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Gustus v. Fischer

State of New York Supreme Court, Appellate Division Third Judicial Department


July 16, 2009

IN THE MATTER OF BASHIR GUSTUS, APPELLANT,
v.
BRIAN FISCHER, AS COMMISSIONER OF CORRECTIONAL SERVICES, RESPONDENT.

MEMORANDUM AND ORDER

Calendar Date: June 10, 2009

Before: Peters, J.P., Rose, Kane, Stein and Garry, JJ.

Appeal from a judgment of the Supreme Court (Sackett, J.), entered May 23, 2008 in Albany County, which dismissed petitioner's application, in a proceeding pursuant to CPLR article 78, to review a determination of respondent finding petitioner guilty of violating certain prison disciplinary rules.

On April 17, 2007, petitioner was involved in a physical altercation with another inmate. After a correction officer intervened, he directed petitioner to remain in a specific location, but petitioner slipped away into the crowd. As a result, petitioner was charged in a misbehavior report with fighting and refusing a direct order. He was found guilty of both charges following a tier III disciplinary hearing. Upon administrative appeal, the charge of fighting was dismissed, but the charge of refusing a direct order was sustained. A few days after the incident in question, and as the result of an investigation of the same incident during which confidential information was received, petitioner was charged in a second misbehavior report with assaulting an inmate and engaging in violent conduct. Following a tier III disciplinary hearing, he was found guilty of these charges and the determination was affirmed on administrative appeal with a modified penalty. Petitioner then commenced this CPLR article 78 proceeding asserting that the second determination is barred by the doctrine of res judicata. Following joinder of issue, Supreme Court dismissed the petition. This appeal ensued.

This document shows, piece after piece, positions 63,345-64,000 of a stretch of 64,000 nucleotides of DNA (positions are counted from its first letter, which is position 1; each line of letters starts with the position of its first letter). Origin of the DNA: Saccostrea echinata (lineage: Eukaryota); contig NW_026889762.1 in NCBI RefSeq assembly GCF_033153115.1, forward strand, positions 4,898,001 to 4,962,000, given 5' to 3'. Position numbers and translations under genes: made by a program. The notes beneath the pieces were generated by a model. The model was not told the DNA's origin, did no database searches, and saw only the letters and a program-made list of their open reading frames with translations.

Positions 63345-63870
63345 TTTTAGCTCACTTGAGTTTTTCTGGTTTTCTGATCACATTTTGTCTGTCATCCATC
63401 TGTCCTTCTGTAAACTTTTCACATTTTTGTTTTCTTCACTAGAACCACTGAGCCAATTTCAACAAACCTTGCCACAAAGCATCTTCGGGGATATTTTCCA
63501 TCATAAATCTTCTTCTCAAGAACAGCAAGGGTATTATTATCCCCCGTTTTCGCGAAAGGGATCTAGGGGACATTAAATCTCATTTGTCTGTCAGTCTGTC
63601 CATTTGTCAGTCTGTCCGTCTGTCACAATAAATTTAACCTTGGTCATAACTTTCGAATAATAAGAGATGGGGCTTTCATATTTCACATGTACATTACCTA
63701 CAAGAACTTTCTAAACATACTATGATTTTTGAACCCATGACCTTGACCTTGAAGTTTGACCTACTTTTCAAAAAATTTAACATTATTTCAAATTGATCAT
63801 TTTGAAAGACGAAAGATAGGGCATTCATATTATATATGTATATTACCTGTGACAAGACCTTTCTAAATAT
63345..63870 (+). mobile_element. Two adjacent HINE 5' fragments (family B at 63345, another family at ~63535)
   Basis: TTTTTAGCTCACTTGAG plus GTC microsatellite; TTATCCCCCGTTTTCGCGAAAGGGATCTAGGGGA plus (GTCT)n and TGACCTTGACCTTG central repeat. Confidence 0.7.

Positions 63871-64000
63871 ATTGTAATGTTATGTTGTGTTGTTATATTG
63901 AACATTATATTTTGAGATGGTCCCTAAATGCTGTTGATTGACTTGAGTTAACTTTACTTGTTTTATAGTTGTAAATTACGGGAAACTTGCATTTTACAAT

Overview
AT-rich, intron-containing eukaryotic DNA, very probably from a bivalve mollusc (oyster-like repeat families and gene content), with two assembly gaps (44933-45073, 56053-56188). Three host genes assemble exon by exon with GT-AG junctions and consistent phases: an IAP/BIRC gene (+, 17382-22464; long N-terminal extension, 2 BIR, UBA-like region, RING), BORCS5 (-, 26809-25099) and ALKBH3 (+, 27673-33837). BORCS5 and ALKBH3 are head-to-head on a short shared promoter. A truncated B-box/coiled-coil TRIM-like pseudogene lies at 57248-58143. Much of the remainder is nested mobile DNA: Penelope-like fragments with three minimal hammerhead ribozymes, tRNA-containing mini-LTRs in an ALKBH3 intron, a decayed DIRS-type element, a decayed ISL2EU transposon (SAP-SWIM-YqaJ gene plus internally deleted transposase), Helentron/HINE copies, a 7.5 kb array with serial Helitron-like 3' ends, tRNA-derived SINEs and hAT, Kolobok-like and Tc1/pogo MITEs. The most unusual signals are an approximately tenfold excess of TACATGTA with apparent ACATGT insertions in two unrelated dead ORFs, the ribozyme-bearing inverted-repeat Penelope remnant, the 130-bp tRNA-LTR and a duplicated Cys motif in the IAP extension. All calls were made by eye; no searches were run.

We reverse. The doctrine of res judicata "bars a cause of action that was raised and adjudicated, or which could have been raised and adjudicated, in a prior action or proceeding" (Matter of Burgess v Goord, 285 AD2d 753, 755 [2001]). Under the transactional analysis approach to this doctrine, "'once a claim is brought to a final conclusion, all other claims arising out of the same transaction or series of transactions are barred, even if based upon different theories or if seeking a different remedy'" (Matter of Josey v Goord, 9 NY3d 386, 389-390 [2007], quoting O'Brien v City of Syracuse, 54 NY2d 353, 357 [1981]).

Here, both misbehavior reports charged petitioner with rule violations related to his conduct in the April 17, 2007 altercation. Although additional information became available through an investigation after the first misbehavior report was filed, which led to the filing of the second misbehavior report, all of that information was available before the first hearing began. In fact, the hearing on the second report commenced approximately one hour after completion of the hearing on the first report. This was not a situation where two reports charged different rule violations for separate but somehow related conduct, permitting separate hearings and determinations (see Matter of Thomas v Selsky, 23 AD3d 868, 689 [2005]; cf. Matter of Griffith v Selsky, 32 AD3d 595, 596 [2006]). Because the two misbehavior reports charged violations concerning one incident and all of the information necessary to support the charges was available before commencement of the first hearing, the hearing on the second misbehavior report was barred by the doctrine of res judicata (see Matter of Burgess v Goord, 285 AD2d at 774-775).

Peters, J.P., Rose, Kane, Stein and Garry, JJ., concur.

ORDERED that the judgment is reversed, on the law, without costs, petition granted, determination on the second misbehavior report annulled and respondent is directed to expunge all references thereto from petitioner's institutional record.

20090716

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